Paul Singer of Elliott Associates is bullish on gold, Jeff
Vinik of Vinik Asset Management is optimistic about housing and
Lee Ainslie of Maverick Capital thinks hedge funds are set to
outperform in 2013.
|| Paul Singer
Those were some of the views expressed yesterday at Morgan
Stanley's annual hedge fund conference at The Breakers hotel in
Palm Beach, Fla. The event, organized by the bank's prime
brokerage division and traditionally featuring some of the most
prominent managers in the industry, is closed to the media.
Singer said during a panel discussion yesterday that he is
bullish on gold and worried that the government's seemingly
endless printing of money will not end well, according to
an investor in attendance.
The panel--moderated by Morgan Stanley's chief U.S.
economist, Vincent Reinhart, and featuring Vinik, Ken Ebberts
of Goldman Sachs Investment Partners, Michael Novogratz of
Fortress Investment Group and Rob Citrone of Discovery Capital
Management--was asked to grade Ben Bernanke. Everyone on the
panel gave the Federal Reserve Chairman an "A" or a "B;" Singer
gave a "D."
A spokesman for Elliott declined to comment.
One trade the panel agreed about was to short the 10-year
U.S. treasury, according to the person in attendance.
Vinik also strongly recommended gold, saying that he bullish
on global mining equities, according to the audience member.
Vinik also noted that the housing recovery is real and that
there would be 10% to 15% per year price increases each of the
next three years.
Vinik did not respond to requests for comment.
Another panel yesterday, titled "Trends in the hedge fund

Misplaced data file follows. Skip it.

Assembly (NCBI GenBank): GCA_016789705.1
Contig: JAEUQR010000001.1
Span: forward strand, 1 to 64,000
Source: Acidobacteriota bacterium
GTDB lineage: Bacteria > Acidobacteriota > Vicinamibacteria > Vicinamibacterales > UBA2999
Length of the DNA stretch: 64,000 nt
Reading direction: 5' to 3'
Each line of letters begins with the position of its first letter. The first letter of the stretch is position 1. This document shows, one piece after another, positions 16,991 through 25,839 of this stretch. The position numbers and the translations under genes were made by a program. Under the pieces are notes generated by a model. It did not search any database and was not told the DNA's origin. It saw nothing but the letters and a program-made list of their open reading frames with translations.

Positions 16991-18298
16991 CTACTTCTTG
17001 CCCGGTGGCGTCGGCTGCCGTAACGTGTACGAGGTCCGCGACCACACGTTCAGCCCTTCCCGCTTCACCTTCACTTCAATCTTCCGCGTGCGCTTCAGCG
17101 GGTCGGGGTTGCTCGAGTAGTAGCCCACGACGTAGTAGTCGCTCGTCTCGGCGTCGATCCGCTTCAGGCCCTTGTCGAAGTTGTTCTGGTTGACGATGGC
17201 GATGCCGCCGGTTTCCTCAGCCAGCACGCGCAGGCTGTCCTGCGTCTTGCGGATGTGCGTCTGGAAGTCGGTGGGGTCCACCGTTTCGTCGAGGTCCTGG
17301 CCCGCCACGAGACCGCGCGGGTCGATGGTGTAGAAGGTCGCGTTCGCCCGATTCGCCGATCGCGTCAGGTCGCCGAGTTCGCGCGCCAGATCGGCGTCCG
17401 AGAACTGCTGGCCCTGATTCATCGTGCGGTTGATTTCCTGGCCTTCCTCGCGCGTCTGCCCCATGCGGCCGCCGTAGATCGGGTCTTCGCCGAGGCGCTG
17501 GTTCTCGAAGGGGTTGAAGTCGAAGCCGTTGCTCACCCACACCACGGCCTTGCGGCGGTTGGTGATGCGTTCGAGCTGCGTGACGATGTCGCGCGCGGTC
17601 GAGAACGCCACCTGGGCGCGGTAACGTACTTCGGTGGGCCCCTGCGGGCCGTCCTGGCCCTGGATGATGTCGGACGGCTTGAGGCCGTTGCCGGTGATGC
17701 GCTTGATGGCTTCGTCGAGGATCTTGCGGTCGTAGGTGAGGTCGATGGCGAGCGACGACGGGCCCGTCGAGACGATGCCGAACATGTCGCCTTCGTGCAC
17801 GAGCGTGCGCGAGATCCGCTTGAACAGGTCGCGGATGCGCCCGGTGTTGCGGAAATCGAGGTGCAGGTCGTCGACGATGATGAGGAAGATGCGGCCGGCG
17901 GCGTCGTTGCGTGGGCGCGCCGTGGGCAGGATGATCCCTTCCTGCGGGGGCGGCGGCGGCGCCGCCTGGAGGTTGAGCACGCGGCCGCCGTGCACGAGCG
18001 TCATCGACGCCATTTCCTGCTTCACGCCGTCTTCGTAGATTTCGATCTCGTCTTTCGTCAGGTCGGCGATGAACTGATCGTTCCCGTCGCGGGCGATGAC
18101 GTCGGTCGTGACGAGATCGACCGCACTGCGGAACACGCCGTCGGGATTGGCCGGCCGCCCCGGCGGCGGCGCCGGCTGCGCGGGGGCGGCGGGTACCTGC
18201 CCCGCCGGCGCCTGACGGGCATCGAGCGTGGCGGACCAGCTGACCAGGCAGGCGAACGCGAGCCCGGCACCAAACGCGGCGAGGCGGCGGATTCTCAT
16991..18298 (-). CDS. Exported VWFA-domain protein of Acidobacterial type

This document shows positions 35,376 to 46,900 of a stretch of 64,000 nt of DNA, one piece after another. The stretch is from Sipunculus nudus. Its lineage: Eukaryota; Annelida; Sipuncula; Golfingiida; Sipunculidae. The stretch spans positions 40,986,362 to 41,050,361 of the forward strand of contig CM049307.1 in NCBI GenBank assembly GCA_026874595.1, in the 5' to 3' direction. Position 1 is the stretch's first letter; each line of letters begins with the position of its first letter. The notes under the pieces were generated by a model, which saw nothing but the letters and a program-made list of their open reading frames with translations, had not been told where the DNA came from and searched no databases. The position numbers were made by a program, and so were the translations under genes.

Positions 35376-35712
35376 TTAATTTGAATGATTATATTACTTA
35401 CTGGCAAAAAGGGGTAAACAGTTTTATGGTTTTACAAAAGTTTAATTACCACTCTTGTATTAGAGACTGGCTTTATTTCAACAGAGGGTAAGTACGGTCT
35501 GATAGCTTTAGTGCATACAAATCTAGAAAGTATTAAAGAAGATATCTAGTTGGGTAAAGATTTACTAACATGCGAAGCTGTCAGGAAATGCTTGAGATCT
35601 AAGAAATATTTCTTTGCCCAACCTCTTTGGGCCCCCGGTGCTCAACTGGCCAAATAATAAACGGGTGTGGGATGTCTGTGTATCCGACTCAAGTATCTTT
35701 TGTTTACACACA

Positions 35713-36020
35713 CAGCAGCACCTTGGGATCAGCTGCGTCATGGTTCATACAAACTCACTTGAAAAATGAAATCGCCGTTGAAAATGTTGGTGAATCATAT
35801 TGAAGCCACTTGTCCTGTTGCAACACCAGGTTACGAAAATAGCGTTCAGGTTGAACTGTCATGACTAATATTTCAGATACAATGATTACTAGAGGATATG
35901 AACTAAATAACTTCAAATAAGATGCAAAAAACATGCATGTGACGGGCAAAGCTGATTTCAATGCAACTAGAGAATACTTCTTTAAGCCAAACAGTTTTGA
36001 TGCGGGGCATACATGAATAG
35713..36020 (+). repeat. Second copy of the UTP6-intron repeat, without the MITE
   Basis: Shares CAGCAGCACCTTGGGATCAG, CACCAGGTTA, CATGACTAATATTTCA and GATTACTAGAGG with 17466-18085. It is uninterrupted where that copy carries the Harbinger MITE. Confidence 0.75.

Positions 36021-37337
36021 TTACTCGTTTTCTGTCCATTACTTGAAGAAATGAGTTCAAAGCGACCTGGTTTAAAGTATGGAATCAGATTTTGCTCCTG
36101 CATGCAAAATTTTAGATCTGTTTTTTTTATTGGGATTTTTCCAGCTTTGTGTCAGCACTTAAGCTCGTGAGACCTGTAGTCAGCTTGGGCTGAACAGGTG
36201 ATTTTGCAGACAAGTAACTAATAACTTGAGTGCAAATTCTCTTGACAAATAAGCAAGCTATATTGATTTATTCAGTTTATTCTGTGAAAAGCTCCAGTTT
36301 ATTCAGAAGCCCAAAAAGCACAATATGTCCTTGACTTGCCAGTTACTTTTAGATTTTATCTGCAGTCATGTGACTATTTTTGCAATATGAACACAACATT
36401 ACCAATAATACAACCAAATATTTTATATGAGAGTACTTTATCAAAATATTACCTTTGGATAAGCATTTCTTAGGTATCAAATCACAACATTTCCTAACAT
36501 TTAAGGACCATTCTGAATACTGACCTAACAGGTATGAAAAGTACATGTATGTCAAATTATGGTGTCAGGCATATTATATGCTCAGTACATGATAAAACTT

industry," featured Lee Ainslie of Maverick Capital, who said
that "new capital has very different expectations," referring
to institutional investor views on lower volatility and lower
returns, according to two people in attendance. Ainslie also
said the biggest surprise for the hedge fund industry in the
next three years would be its production of above average
An external spokesman for Maverick, Fraser Seitel of public
relations firm Emerald Partners, declined to comment.
That panel also featured Neil Chriss of Hutchin Hill
Capital, Sheldon Kasowitz of Indus Capital Partners, Sean
McGould of Lighthouse Investment Partners and Andre Stern of
Oxford Asset Management.
Today, panels are set to feature more big names: Dmitry
Balyasny of Balyasny Asset Management, James Dinan of York
Capital Management, Glenn Dubin of Highbridge Capital
Management, Jacob Gottlieb of Visium Asset Management, John
Lykouretzos of Hoplite Capital Management, Eric Mindich of Eton
Park Capital Management, Dan Och of Och-Ziff Capital
Management, Larry Robbins of Glenview Capital Management, and
Ricky Sandler of Eminence Capital.
Steve Cohen of SAC Capital Advisors is not set to speak,
although he is in attendance.
The dinner speaker tonight is Chris Gardner, the
rags-to-riches trader memorialized in the book and movie "The
Pursuit of Happyness." Yesterday it was Colm Kelleher, Morgan
Stanley's co-president of Institutional Securities.
Darren Levy, Morgan Stanley's head of capital introductions
for the Americas, said during introductory remarks that 64
hedge funds averaging $9 billion in assets are presenting at
the conference and 323 investors from 260 different investment
firms are in attendance, according to the investor in
Morgan Stanley did not respond to requests for comment in
time for publication.